Preview: Antwone Fisher Directs 'This Life of Mine: The Fascinating Life of Leon T. Garr' (Watch A Clip)

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by Tambay A. Obenson
November 23, 2012 4:40 PM
7 Comments
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I was just alerted to this new feature-length documentary from Antwone Fisher - yes, that Antwone Fisher, who was the subject of the acclaimed Denzel Washington-directed, Derek Luke starrer that bears his name.

The feature doc is titled This Life of Mine: The Fascinating Life of Leon T. Garr, and it centers on Leon T. Garr, born March 23, 1914, in Ruston, Louisiana, who, as the film's synopsis reads...

... endured and witnessed unspeakable horrors as a young man growing up in America's deep south. After serving in the U.S. Army during World War II, Mr. Garr migrated to Los Angeles, CA. With a third grade education, he entered the construction business and amassed millions, which he used to help enrich others. At the age of seventy six, Mr. Garr purchased a failed savings and loan, and transformed it into Founders National Bank. Mr. Garr became Chairman Garr, and with that, Founders Bank became the only National Bank owned by an African American west of the Mississippi. His documentary is a rich American tale of a driven man who, in his own words, tells of his life's journey through nearly one hundred years of America's most triumphant and tragic times.

Fascinating story, right? I'd say that, along with the documentary feature, Mr Garr's life story could also inspire a scripted feature-length film. 

In addition to directing the doc, Antwone Fisher also shot, produced, and edited the film; basically, he did it all!

According to Fisher, he and Garr worked together on the project, daily, for over a year. From the press kit, in his words:

Our routine was I would pick him up from his home and bring him to my house where we would spend each day talking for hours about his life and experiences, the places he’s traveled and the people he knew. While we were there as professionals to interview for the documentary and our friendship was new, talking with Mr. Garr was like sitting with someone I had always known who had ninety-nine years of stories, emotions and history to share and the cameras just happened to be there to witness. In fact, the cameras, at times, seemed like a third wheel, an interruption of a very good conversation about the lessons of life and business and the history of our people. Some days, I wished I were in the stories with him and other days, I was glad I wasn’t because I do not know if I am made of the stuff of which one must be made in order to endure being African American during various times of which Mr. Garr spoke.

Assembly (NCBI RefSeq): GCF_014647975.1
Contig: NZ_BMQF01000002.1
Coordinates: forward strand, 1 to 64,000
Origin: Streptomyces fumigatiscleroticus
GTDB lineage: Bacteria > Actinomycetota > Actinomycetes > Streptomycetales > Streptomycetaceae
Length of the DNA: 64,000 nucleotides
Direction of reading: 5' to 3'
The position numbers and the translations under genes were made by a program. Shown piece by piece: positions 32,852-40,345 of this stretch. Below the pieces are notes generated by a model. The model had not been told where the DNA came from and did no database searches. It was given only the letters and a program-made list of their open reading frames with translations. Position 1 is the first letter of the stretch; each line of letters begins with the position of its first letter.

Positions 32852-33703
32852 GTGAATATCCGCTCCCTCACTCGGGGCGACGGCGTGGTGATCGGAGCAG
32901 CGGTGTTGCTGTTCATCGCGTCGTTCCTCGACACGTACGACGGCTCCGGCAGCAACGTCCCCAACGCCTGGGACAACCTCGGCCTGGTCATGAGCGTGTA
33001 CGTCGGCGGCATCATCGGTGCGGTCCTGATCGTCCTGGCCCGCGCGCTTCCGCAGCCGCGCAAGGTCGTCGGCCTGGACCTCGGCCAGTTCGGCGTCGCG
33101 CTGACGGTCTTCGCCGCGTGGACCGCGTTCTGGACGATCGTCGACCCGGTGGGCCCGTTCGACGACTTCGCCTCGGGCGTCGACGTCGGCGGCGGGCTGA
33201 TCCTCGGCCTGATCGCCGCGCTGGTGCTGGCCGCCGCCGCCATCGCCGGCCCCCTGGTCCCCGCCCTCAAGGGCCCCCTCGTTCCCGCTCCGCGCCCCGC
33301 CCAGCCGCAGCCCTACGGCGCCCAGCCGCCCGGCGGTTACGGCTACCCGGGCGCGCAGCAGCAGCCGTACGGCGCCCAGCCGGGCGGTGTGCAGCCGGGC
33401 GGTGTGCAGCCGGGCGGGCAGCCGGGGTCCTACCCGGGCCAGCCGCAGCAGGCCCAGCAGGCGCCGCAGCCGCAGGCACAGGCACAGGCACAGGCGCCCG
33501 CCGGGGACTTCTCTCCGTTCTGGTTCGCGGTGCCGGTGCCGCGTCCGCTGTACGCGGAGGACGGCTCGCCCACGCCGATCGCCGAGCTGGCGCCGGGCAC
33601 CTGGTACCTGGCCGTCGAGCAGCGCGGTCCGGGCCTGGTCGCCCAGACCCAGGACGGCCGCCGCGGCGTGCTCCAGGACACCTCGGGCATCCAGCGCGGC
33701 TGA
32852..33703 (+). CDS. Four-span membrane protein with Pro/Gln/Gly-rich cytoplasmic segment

And as for why he wore so many hats, Fisher said noted the length of time it took to make the film, as well as the budget, as factors in that decision; adding that he didn't cry about doing the work, and that the process was actually fun!

The film premiered earlier this year at the Pan African Film Festival - a festival we actually covered; but, for some inexplicable reason, completely missed! So I'm really glad that Mr Fisher reached out and alerted us to the film, which isn't yet commercially available, but will sooner than later.

And once we have release info, we'll post it here, certainly.

In the meantime, watch a clip from the film below:

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7 Comments

  • Hilda Bridget Turner | December 29, 2012 2:42 PMReply

    Watching Mr. Garr is like watching my Grand dad who was born in 1998. I would hear the old stories. Life for a colored man during the 1920's 30's and 40's in the racist state of South Carolina are stories that need to be documented and held like precious gold in a glass case, this is our history, our heritage, I commend Mr. Fisher for a job well done, keep on doing what you're doing! Author Hilda Bridget Turner

  • Hilda Bridget Turner | December 30, 2012 12:43 PM

    Sorry on my grandfather's birth year he was born in 1898 (correction)

  • Tamara | November 26, 2012 3:07 PMReply

    Would love to see this. That emigrating from the south to work in los angeles/cali is something a lot of elders i know did...but without the millions made, of course. unfortunately.

  • Winston | November 24, 2012 5:13 PMReply

    This is the role Jay-Z was destined to play. The resemblance is uncanny.

  • Micah | November 23, 2012 9:21 PMReply

    This is the amazing kind of story I wish more kids could hear!

  • D.C. Kirkwood | November 23, 2012 7:18 PMReply

    Thanks for posting whether it's late or not. This is so inspiring. Elderly people always have so much wisdom to share if only we would listen. His advice can save people alot of debt and financial grief. Plus he looks mighty sharp driving around in that nice big car which Im sure he owns. (smile)

  • JMac | November 23, 2012 5:38 PMReply

    Can really relate to this. Two thumbs up!

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